Unresolved Guilt and Shame

Unresolved guilt can cause drug abuse, alcoholism, depression and other self destructive behavior. There is a direct correlation between guilt, shame and self-worth. Guilt is when we feel bad about something we have done.

Shame on the other hand, is a negative, painful, social emotion resulting from comparison of standards. Both the comparison and standards are enabled by socialization. Although sometimes considered an emotion, shame may also variously be considered an effect, cognition, state, or condition.

Have you ever noticed no one is completely satisfied with themselves? There's always something, some physical flaw, that makes us feel imperfect. We are too thin, too fat, our nose is too big, the list is endless.

Unfortunately, we associate this "bad list" with our self-worth. We feel we aren't as good as we should be, therefore we feel shame. We have all seen how destructive this can be. The enemy of our souls is the “accuser,” and he will try and insert these negative thoughts into our minds. We need to be on guard for this.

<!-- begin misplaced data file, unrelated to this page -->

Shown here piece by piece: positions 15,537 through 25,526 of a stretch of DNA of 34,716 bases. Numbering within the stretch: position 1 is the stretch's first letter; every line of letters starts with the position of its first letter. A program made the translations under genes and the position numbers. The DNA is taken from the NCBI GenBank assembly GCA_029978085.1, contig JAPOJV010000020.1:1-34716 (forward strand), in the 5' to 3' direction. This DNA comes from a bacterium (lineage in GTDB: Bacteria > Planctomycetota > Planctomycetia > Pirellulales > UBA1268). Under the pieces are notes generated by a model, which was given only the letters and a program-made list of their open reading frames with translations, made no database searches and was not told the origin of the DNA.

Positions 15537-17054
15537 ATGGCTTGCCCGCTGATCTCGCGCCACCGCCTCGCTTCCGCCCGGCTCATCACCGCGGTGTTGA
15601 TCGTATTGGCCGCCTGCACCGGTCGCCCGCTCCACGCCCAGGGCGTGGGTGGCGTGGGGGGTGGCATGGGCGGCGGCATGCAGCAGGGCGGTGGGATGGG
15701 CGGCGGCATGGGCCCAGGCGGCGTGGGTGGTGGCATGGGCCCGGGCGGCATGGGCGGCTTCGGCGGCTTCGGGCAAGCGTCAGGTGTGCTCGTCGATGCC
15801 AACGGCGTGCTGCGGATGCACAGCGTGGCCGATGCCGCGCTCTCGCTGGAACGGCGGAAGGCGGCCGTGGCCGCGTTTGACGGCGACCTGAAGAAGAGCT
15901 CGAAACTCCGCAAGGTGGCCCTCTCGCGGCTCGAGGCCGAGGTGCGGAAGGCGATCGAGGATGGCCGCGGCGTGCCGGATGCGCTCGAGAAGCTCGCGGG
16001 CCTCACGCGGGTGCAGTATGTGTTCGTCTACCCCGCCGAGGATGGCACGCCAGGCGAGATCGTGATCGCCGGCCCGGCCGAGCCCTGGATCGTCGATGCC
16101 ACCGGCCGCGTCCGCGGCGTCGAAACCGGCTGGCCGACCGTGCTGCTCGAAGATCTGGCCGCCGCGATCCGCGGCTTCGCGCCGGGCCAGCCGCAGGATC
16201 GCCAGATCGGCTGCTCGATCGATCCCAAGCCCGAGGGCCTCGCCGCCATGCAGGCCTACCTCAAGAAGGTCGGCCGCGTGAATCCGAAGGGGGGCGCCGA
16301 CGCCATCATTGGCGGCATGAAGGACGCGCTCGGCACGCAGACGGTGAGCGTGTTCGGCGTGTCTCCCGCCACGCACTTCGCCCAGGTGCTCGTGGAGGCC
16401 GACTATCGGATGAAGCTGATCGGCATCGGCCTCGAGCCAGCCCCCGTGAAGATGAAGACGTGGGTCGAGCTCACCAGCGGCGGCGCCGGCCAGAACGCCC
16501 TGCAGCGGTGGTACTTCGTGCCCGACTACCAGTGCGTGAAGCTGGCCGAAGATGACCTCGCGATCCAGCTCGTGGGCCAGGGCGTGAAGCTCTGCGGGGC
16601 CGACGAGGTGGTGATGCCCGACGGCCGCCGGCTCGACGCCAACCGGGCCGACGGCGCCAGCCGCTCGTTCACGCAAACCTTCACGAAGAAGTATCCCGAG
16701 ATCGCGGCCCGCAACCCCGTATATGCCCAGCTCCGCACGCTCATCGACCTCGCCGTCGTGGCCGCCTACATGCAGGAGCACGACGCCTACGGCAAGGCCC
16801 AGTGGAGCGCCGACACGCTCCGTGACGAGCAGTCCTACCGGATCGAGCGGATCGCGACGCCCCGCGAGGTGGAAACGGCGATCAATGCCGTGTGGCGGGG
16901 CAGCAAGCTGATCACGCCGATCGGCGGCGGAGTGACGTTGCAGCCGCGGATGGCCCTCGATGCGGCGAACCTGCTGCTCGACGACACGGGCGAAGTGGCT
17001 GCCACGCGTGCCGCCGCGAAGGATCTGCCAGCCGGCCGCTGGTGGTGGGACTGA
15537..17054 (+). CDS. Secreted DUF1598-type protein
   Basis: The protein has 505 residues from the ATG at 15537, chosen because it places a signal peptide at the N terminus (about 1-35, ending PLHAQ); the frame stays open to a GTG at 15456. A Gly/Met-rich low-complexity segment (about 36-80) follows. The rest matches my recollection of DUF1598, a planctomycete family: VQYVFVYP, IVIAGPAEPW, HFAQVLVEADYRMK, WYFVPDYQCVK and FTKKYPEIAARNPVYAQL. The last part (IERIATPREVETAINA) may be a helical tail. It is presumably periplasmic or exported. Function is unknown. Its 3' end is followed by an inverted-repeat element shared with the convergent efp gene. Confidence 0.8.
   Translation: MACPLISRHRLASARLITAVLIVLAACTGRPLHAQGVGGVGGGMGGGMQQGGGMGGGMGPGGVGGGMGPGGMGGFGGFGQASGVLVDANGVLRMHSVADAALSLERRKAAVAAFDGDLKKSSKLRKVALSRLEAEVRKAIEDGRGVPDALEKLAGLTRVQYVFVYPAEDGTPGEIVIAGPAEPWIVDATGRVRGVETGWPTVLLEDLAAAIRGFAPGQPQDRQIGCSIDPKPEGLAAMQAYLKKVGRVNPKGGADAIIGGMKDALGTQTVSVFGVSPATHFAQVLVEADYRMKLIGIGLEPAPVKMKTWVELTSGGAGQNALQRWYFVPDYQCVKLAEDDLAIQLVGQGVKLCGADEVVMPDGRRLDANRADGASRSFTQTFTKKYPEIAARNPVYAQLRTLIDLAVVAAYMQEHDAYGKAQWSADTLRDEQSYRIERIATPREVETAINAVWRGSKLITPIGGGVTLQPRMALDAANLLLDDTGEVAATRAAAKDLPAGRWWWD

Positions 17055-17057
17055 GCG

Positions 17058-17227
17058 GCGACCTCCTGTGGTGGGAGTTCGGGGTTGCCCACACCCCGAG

False Guilt

False guilt is when you blame yourself for something even though you haven't done anything wrong, regardless of whether you have confessed or not. Ironically, false guilt can't be resolved by confession. That's because it's one of Satan's destructive weapons, shame, fear, and anger.

The Bible tells us Satan often disguises himself by masquerading as an angel of light, or spokesman for God. He heaps undeserved guilt upon us.

False guilt is usually fear of disapproval in disguise, putting us on a never-ending treadmill of uncertainty. People driven by false guilt often feel they have to be perfect to avoid criticism and disappointing others.

False guilt comes from a guilt-ridden conscience, a person is incapable of self-acceptance and doesn't believe God accepts them. Nothing is ever good enough in their own eyes, the goal is just always out of reach. Scripture is clear all humanity is guilty before God. Romans 3:19 tells us no one is righteous.

When it comes to feeling guilty, we must know the difference between true and false guilt. It's possible to be innocent of something yet feel guilty about it. False guilt has at least two origins: ourselves and Satan. A weak conscience is fundamentally an uninformed conscience and can easily produce false guilt.

There are those who believe they’re somehow on continuous probation before God. They think if they continually work towards perfect adherence to His rules they'll gain His acceptance. It’s an easy trap we should avoid. True guilt originates with the Holy Spirit.

Breaking Free from Guilt and Shame